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Lay for the Day 11th August

991: a large band of Viking marauders meets a force of East Saxons under the command of Byrhtnoth, on the River Blackwater at Maldon in Essex. Gallantly allowing the invaders to cross the stream unmolested in order to make the fight fairer, the natives are subsequently defeated, as commemorated in a great Anglo-Saxon poem, The Battle of Maldon. (The date of Bryhtnoth’s death in battle is recorded as 11th August in an early 11th-century chronicle.)
In the north-west of England, in what is now Cumbria, the Vikings were already well established, as evidenced by the four towering sandstone crosses they erected in the churchyard of St Mary’s, Gosforth, about 50 years before that southern fight. Of the four, only this one survives.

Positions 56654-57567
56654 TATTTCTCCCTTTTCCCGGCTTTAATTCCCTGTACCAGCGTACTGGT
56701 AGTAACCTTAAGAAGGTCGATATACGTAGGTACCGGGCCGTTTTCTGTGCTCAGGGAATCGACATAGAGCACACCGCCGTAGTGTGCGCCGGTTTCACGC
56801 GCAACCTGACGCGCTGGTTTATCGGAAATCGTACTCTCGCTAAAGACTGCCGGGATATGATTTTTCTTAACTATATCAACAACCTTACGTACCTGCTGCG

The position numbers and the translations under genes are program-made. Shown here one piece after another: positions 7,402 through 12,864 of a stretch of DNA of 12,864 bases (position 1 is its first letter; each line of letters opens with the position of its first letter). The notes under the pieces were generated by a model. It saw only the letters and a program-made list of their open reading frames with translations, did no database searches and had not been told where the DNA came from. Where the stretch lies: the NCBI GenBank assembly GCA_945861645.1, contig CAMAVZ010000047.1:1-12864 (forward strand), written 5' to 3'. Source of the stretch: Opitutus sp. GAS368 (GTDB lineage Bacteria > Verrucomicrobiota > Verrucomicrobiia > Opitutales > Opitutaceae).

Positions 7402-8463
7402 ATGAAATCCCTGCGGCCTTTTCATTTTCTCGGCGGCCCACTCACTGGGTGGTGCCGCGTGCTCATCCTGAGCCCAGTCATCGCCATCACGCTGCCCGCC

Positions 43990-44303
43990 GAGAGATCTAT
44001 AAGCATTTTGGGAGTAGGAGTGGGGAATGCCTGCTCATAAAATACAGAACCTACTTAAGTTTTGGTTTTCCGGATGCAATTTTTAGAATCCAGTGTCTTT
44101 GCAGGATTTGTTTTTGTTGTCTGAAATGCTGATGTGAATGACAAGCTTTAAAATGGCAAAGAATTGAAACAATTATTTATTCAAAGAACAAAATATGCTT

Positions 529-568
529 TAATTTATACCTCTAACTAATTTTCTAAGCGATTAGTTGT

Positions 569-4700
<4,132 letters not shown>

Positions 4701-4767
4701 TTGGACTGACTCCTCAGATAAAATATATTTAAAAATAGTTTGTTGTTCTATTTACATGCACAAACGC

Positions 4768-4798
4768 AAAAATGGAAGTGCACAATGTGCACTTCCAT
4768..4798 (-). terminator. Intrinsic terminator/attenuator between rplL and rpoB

from A Wild Inhabitation

II.Gosforth Cross

They grounded their beast- and bird-headed craft
on Braystones’ milling pebbles, at Silecroft
overlooked by dunes, on a beach of suave
slick mud up an inlet at Ravenglass.

A summer day. Standing on a green grave
watching a breeze slowly heave and then pass,
stifled among yews, looking at their cross –
carved rust-red sandstone honed on hot blue sky.

The fells mount up, Atlantic pitch and toss
and swell of rock. Their mark is the long I,
five yards tall and ten centuries across.

They made land in ships of dust. When the heart
describes itself, its pride is raised in art
and stands by lies though all of time’s denial.

 

John Gibbens
from A Wild Inhabitation

 

The Lay Reader: an archive of the poetic calendar